Get Back Up Again: Why Staying Physically Healthy Is Important for Creativity

No one likes getting sick. Okay, maybe there are some people, especially if it gets them out of responsibilities – school, work, you name it. But the hardest thing to do after recovering is getting back up and going with the flow again, doing your best to catch up and fulfilling obligations that you’ve neglected because you were physically unable to. It shouldn’t be too hard if you had all the time in the world, or if no one relied on your work output. But the world doesn’t stop for people who get sick, which makes illness rather problematic.

The “real world” aside, getting sick is also problematic when it comes to working on your creative projects. You may already have hit that gold vein, may have found a lot of interesting things to fuel your fiction, and maybe you’re already on a roll. But then comes a rather debilitating illness that forces you away from your laptop, or your tablet, or what have you. Basically, you’re away from your keyboard for a few days, and perhaps during those few days you’re thinking about what you’re going to do when you recover. If you recover. Finally, that fated day comes, and you’re allowed to get back to your normal routine. Except when you sit in front of your laptop, and look at the documents you had to leave hanging for a while, nothing comes. The jolt of inspiration that should have built up over the past few and pretty much unproductive days is not there, and you’re left confused.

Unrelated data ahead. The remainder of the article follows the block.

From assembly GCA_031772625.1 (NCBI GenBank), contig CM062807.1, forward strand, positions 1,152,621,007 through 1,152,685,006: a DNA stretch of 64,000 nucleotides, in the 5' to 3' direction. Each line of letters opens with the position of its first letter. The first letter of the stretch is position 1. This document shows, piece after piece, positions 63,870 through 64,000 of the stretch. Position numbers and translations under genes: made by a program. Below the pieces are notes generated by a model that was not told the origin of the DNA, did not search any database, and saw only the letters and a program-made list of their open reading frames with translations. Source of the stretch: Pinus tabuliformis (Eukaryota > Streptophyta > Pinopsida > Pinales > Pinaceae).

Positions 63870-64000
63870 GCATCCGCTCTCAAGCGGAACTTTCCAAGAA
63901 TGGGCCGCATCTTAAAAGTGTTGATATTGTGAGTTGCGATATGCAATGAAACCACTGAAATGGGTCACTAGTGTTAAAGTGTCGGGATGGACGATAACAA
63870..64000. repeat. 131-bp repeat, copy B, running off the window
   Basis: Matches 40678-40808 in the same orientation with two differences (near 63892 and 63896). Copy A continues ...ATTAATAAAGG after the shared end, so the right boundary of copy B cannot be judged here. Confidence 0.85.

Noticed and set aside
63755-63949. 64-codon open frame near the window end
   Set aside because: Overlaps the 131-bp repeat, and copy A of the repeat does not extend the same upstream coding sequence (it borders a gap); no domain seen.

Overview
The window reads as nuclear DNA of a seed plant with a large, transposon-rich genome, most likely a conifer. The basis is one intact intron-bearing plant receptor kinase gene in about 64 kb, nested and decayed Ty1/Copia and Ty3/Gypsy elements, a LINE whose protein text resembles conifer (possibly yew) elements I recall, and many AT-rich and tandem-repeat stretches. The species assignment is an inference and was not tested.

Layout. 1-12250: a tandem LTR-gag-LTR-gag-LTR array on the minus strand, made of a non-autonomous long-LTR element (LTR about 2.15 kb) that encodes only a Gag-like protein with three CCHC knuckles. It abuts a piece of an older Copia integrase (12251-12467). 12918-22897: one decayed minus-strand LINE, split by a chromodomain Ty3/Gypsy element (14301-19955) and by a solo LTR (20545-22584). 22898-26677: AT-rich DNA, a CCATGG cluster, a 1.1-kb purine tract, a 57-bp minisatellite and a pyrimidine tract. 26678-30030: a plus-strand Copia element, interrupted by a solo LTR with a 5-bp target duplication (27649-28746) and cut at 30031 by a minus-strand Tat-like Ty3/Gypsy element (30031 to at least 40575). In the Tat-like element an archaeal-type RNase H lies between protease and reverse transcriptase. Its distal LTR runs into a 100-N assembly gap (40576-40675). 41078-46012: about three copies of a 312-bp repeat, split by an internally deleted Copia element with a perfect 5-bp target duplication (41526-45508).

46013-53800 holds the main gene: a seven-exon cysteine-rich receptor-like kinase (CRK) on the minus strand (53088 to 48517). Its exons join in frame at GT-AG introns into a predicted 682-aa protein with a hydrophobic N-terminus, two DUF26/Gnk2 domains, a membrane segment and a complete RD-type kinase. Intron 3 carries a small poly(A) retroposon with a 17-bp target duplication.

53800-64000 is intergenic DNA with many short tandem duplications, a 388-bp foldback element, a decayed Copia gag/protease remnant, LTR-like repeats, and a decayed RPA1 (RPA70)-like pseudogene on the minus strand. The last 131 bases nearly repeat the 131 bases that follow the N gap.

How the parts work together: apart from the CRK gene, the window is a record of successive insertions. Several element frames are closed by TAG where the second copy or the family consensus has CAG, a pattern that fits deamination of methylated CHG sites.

It’s a problem that a lot of people experience, but for those who are in touch of their creative side, getting back into the groove can be more difficult. Creative work already involves touching a certain mindset, and one already struggles with that kind of work even without illness. Meanwhile, recovering from an illness just makes it all the more difficult, because the body is still not strong enough to let you pay attention to your creative project. You may have heard of artists engaging in unhealthy habits to get that creative mindset running, but go overboard and you may not be able to get that mindset running, at all.

So what am I getting at? It’s important to stay healthy. Whether it’s your eating habits, or sleeping habits – and both are questionable things, where a lot of famous artists are concerned – make sure that you’re getting the right amount of sleep or the right kinds of food. Junk is easy to eat, sure, but it pays to eat the right food. Among other things, of course. Find time to get away from your keyboard for a few minutes to an hour a day, maybe have some exercise – and exercise will help, because physical activity will help get the mind running. There’s no problem getting back to your creative project after a quarter or a half-hour of work out, compared to getting back to work after you get sick.